No matter what your grocery budget is or where you shop, there are a handful of ways to bite back against the rising food costs in Canada. Half of the battle is what you do once you're inside the supermarket, but the potential for greater savings lies in what you do before you even step foot in the store.
Here are six money-wasting habits you should get rid of:
1. Not following coupon sites and your favourite retailers on social media
Many coupon sites, like Save.ca, and retailers post coupons and deals on their social networks that you might not otherwise find in-store. It's a good habit to source deals -- whether through coupons or your local flyer -- for items you purchase regularly (e.g. pantry staples, dairy goods, toiletries) before you run out. That way, you won't need to pay full price when you suddenly need them next week.
2. Not shopping somewhere that offers price matching
Driving all over town to save on butter at one store and chicken breasts at another comes at a high cost too -- your time. Price matching doesn't require hours of prep time, but it does require a certain amount of tact to get it done quickly and courteously.
3. Not knowing what's in season
In-season produce will almost always be cheaper than off-season produce -- and probably much tastier too. Off-season produce is brought in from far away and those travel costs are often downloaded onto the consumer. To find out which vegetables and fruits are in season in Ontario, check out the Availability Guide on the Foodland Ontario website.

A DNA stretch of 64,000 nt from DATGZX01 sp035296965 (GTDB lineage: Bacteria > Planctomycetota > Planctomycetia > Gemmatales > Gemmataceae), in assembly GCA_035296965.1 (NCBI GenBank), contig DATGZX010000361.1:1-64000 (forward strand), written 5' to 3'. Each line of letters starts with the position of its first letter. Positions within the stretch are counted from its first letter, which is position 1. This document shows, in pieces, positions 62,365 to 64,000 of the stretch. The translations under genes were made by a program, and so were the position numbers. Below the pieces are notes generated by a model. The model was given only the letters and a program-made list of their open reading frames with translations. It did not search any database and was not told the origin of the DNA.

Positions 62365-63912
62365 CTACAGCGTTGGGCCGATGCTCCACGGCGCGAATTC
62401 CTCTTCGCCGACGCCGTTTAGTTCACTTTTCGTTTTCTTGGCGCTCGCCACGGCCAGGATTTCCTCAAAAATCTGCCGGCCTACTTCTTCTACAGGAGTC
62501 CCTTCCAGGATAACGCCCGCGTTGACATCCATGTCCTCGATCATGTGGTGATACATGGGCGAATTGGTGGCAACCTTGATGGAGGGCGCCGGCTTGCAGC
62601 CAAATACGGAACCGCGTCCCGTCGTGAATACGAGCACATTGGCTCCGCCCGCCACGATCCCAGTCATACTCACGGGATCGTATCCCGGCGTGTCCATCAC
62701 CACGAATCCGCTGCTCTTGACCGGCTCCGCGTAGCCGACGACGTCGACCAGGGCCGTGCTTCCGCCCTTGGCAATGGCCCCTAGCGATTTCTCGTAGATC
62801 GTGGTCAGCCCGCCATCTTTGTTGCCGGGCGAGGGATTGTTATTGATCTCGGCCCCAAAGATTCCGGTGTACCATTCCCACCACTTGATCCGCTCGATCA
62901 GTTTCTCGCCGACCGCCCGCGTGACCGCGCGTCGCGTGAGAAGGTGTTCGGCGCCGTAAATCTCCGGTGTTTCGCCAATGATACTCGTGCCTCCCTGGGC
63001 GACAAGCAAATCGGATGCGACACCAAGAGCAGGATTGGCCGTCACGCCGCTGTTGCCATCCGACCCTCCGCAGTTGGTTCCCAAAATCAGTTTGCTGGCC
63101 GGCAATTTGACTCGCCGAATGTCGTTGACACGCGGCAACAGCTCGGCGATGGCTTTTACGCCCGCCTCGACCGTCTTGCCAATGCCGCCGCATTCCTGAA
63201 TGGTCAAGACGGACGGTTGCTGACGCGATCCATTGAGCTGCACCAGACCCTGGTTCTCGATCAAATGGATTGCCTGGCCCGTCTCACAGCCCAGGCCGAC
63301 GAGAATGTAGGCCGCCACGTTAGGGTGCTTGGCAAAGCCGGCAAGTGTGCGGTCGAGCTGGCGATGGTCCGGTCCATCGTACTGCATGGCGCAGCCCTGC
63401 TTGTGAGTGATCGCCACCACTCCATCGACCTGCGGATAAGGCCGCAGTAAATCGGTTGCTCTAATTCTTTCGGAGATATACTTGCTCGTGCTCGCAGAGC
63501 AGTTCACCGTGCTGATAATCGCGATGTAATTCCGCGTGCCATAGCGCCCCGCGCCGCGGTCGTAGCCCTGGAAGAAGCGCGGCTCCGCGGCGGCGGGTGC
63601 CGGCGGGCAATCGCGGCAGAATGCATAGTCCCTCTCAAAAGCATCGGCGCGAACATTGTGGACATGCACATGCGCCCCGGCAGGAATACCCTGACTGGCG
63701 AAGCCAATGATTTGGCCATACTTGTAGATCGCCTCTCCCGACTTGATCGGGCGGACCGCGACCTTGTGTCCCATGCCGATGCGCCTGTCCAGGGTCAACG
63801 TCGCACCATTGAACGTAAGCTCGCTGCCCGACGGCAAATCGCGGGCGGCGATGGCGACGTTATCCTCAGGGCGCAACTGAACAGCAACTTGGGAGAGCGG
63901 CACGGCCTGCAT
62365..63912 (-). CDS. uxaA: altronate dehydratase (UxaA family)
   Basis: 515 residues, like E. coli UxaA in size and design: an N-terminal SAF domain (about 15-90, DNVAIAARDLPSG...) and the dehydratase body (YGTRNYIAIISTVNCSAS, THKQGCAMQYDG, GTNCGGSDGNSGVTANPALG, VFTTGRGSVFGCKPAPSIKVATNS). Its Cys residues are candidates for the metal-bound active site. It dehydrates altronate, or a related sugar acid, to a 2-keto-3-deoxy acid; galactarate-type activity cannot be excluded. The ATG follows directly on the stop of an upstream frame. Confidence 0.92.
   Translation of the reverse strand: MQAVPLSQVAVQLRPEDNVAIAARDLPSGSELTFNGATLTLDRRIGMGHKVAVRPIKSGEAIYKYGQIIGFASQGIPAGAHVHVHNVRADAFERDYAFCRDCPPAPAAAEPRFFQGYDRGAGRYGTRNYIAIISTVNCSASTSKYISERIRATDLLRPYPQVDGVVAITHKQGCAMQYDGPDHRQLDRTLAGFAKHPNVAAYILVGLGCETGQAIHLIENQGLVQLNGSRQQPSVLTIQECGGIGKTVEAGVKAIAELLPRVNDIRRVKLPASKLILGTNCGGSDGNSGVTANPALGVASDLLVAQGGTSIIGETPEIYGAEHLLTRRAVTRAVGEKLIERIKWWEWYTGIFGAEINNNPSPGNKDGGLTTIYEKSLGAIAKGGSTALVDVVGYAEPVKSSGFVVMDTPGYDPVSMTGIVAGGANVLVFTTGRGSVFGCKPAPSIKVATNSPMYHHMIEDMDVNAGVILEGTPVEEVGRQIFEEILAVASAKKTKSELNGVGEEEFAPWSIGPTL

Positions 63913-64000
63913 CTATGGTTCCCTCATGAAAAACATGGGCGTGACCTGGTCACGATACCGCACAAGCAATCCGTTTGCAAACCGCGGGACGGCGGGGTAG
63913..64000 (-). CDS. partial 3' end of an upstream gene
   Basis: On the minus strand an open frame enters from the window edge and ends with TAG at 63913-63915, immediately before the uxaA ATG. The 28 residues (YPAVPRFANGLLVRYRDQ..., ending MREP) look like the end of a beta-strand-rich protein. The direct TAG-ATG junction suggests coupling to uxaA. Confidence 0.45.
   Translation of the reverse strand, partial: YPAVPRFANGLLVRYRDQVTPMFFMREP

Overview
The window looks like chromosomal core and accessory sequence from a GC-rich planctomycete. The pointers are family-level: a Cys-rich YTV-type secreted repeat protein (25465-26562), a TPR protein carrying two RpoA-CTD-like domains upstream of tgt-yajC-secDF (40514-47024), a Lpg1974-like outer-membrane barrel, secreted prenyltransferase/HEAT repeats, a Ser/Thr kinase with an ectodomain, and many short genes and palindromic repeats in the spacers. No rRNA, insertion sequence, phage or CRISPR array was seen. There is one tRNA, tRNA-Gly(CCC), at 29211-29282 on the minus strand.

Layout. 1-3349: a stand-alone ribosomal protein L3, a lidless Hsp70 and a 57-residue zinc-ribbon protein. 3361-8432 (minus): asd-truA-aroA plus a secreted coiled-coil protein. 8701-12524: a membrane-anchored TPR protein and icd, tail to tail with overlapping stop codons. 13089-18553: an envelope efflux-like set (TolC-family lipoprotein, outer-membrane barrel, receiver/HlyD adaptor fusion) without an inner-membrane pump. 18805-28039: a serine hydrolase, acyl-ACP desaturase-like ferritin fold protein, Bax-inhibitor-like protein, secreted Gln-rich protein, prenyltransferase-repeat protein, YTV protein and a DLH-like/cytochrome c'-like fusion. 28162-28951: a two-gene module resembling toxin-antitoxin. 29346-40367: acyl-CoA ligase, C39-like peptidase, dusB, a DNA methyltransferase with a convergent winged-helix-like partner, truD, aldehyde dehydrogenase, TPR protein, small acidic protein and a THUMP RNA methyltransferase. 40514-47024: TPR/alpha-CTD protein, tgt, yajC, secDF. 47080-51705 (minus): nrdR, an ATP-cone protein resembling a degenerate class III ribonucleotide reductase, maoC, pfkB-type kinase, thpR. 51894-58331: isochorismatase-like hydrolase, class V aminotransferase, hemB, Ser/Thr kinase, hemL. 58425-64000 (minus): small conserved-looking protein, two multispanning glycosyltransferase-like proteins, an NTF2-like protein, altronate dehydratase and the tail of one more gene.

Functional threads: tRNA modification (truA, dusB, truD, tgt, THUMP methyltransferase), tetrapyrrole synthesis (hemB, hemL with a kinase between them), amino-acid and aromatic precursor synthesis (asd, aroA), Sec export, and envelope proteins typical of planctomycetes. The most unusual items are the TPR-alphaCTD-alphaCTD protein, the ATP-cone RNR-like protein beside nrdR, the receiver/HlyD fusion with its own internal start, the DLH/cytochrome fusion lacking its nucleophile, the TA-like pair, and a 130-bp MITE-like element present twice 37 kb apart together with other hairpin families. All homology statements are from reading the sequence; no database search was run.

4. Not exploring which food items you can order online
Ordering online can be a great way to save on bulk freezer and non-perishable items, instead of waiting for a sale at the store. Worried 10 lbs of ground beef is too much for your family? You can always #SaveItFwd by going dutch with family and friends!
5. Not having a per-meal budget
Deciding on (and sticking to) a per-meal budget will help you set a ceiling for how much you'll spend for each meal's main ingredient. Regardless of whether your target is a set cost per person or a fixed amount for the whole family, a per-meal budget doesn't mean you can't have a delicious, balanced dinner every night. Rather, it encourages you to plan meals inspired by deals and find creative uses for ingredients you already have in your pantry.
6. Not trying newer, simpler recipes
A complicated recipe that requires several different perishable ingredients may leave you with bunches of parsley and tubs of sour cream you end up having to throw out. Sometimes, the most delicious home-cooked meals are the simplest.